This is an expansion on a section I had in Part 2, but deleted because the article was getting too long, and I wanted to avoid a bit of controversy. As the discussion is moving in that direction, here it is.
It is difficult to discuss the right to life without touching upon the abortion question. Like any other aspect of culture, we can analyze this based upon human wants and needs, as constrained by environment and technology.
In a purely agrarian society, the average child has paid for his upkeep by the time he is twelve or younger if male, or around fourteen if female. From that point until emancipation, it's pure profit. In other words, all things being equal, a child is a blessing in such a situation.
Once again, it is a matter of satisfying wants and needs. To know how many kids an individual family is going to have, we really only need to know these things: 1. How valuable is each child at each stage of life; and 2. What is the death rate among children in the culture. A third variable which only affects highly affluent societies is the cost of a child vs disposable income. I don't spell this out later, but I think it is pretty clear how it works.
Lets take a village family in rural India as our example. Lets say they are in the north of the country, where wheat is the principal crop, and even today much of the labor is performed by men and beasts. A boy child is a great prize in this culture. As previously mentioned, a boy will pay for himself in terms of work by the time he hits puberty, and the family may get a dozen years of labor beyond that before he marries and moves away. Where land is plentiful, there is every incentive to have as many boys as possible.
Girls, on the other hand, are not so valuable in this environment and level of technology. Just as there are vastly more oxen than cows in north India, there are many more men than we would predict. Girl babies simply haven't been surviving, in the same way that female calfs have a habit of dying. On the other hand, families have many more sons than are needed, because the family has to overshoot in case a male child dies young. Overpopulation results, of a peculiar shape, with too many people and too little land, and too many men, and not enough women. The predictable result is endemic warfare, and, indeed, the region has been awash in blood since the time of Gautama.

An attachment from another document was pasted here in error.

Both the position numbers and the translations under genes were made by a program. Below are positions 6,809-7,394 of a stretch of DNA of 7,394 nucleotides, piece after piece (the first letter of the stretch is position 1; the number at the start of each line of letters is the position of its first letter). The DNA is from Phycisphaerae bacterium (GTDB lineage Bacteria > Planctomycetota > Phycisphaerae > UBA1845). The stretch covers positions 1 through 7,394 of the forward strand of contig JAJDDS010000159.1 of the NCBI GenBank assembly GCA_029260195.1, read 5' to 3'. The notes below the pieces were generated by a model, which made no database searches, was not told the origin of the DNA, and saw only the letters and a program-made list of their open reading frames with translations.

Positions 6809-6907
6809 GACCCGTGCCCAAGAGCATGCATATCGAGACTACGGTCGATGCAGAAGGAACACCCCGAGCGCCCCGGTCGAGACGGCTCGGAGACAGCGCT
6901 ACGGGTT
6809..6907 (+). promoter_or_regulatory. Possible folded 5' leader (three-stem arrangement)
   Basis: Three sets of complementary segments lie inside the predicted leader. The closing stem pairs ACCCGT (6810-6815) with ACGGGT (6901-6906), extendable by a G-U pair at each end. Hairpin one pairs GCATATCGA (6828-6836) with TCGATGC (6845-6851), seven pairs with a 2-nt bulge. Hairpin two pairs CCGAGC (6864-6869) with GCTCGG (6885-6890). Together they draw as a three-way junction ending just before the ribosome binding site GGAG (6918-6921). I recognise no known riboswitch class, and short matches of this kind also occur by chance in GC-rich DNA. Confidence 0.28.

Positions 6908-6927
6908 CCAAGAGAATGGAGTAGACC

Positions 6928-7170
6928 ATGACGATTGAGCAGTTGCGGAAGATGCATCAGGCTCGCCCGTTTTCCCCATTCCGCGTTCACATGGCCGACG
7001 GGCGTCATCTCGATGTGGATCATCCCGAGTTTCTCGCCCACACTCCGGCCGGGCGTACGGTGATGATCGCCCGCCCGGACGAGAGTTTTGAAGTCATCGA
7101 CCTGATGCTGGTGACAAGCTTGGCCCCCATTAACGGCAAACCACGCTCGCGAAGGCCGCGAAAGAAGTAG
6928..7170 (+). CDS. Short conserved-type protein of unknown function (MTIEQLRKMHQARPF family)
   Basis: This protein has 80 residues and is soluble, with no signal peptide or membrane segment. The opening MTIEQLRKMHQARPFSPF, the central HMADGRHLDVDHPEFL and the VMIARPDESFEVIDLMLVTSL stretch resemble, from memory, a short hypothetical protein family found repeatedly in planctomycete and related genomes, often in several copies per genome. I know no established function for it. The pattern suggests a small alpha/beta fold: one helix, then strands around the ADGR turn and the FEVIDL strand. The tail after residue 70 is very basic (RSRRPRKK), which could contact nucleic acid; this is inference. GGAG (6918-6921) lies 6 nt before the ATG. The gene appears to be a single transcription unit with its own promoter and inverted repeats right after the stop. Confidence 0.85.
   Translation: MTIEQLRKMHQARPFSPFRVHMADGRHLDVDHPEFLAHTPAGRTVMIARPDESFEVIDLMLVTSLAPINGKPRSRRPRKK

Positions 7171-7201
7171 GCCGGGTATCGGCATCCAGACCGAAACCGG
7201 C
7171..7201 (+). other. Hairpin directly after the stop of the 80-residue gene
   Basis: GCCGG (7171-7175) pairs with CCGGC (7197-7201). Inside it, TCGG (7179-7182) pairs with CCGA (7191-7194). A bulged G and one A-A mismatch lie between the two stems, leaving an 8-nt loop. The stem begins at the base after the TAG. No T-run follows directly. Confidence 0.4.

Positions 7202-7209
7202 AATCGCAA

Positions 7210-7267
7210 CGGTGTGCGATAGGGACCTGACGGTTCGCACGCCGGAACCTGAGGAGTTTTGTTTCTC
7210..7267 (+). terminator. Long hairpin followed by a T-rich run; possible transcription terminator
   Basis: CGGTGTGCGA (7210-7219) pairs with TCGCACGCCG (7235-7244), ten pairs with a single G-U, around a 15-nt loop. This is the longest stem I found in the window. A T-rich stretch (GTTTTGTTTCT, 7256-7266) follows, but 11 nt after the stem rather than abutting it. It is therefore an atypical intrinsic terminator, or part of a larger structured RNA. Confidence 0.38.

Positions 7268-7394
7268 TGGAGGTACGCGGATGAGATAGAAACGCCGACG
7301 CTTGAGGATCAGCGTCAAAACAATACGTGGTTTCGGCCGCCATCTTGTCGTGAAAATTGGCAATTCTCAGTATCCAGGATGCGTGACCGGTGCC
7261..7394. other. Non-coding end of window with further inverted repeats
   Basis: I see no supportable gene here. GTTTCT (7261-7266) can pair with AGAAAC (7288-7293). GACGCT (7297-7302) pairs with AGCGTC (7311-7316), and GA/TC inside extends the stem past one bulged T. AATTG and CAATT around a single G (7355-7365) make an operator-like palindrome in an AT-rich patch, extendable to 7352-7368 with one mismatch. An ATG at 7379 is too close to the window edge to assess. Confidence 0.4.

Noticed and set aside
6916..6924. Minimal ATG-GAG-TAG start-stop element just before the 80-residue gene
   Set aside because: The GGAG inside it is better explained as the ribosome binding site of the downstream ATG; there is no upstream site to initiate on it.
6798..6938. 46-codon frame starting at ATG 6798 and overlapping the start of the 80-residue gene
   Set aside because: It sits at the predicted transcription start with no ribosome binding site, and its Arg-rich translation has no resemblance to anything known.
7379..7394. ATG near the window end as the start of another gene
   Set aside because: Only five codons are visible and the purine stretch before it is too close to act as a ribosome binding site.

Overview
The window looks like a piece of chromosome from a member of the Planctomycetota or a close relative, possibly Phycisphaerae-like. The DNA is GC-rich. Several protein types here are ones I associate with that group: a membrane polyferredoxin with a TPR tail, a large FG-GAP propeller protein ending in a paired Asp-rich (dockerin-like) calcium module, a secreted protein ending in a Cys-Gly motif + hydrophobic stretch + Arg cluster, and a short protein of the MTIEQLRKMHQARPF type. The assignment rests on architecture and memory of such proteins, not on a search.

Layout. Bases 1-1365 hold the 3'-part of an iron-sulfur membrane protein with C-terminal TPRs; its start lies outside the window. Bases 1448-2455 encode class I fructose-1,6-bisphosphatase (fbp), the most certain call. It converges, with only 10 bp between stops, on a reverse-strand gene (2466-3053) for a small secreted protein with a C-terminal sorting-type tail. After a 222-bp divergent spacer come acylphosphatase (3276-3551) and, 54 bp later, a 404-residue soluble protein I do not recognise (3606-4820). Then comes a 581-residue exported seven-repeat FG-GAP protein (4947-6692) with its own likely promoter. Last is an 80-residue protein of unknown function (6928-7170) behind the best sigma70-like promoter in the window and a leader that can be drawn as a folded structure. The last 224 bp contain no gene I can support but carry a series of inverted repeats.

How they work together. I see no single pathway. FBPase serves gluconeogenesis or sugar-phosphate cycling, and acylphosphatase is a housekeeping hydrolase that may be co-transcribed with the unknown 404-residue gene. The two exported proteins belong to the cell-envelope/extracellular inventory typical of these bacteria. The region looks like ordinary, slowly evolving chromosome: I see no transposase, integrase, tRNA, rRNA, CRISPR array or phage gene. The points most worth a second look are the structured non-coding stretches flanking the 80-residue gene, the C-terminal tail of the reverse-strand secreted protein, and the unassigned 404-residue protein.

Technology has had two thoroughly surprising results in the region. First, the reduction in infant mortality has made the necessity to "overshoot" disappear. Second, the option of raising a second son (or daughter) and getting them education allowing for a profitable career has changed all the math. Every family still wants a son to carry on the family farm. But they also now want an extra son or two to go to college and enter into civil service, or move to America and open a Subway, or Seven-Eleven.
Back in the USA, abortion has been legal nationwide since Roe v Wade in 1972. In the peak years of the late 1980s, about 1.6 million abortions were being performed annually, or about 40 percent of total pregnancies. [Figures are from memory; I might be off a little. This really doesn't affect my argument.] Abortion and infanticide are no different, from a philosophical perspective; it is just a matter of choosing when to end the life. Given this what can we conclude of a culture which is killing almost half of its babies? One of two things must be true: Either the society is too poor to feed further mouths, or else the costs of child-rearing have risen to astronomical levels.
As the richest society in history, we obviously are not straining to feed the extra odd baby. But if you follow readers' Digest, at least once a year they run an article under the banner, "Cost of raising a child through college now over $250,000 (or some other large figure; the number isn't the point). The cost of raising a child today are not just economic, although there is that as well. There are also soccer games (and practices) to attend, giggling overnight parties without sleep, and a wedding with a crushing amount of responsibility and bills. Who would possibly want to subject themselves to that? Not Americans, is the answer.
Simultaneous with our loss of millions of potential productive citizens, we are outsourcing jobs to that Indian viallage and importing millions of undocumented immigrants. Both of these trends point in the same direction: In a very real sense, we are arbitraging expensive US babies for cheap foreign babies. Keep in mind my central theory of culture: This is a choice we have made on a cultural level, based upon the expectation that millions of mothers have made at the individual level.
Here in Asheville, we have had an explosion in the last decade of both the Hispanic population and Ukranians from the former Soviet Union. Like immigrants of the past (my grandfather Ehrsam swam ashore in New York harbor in 1905) they are thrifty, hard-working, and ask for nothing more than a chance at happiness. But there is a very real question, how would our present nation look if more than 40 million babies had been born, rather than aborted? What different policies might have been followed; what different results might have occurred?
I am certainly not a dogmatist on this issue. In general, I think abortion is a mistake. But I cannot divine the thoughts of the women who chose the procedure, nor can I refute the basic economic logic of the situation. When you look at our culture through the lens of my analysis, the question is not why so many abortions, but why so few? After all, most babies will not grow up to be Hedge Fund managers, or physicians, or NBA stars. Yet if that is not the case, there is no way that the average child can pay her own way. Until we see a dimpled cheek and a smile.
Peace to you all.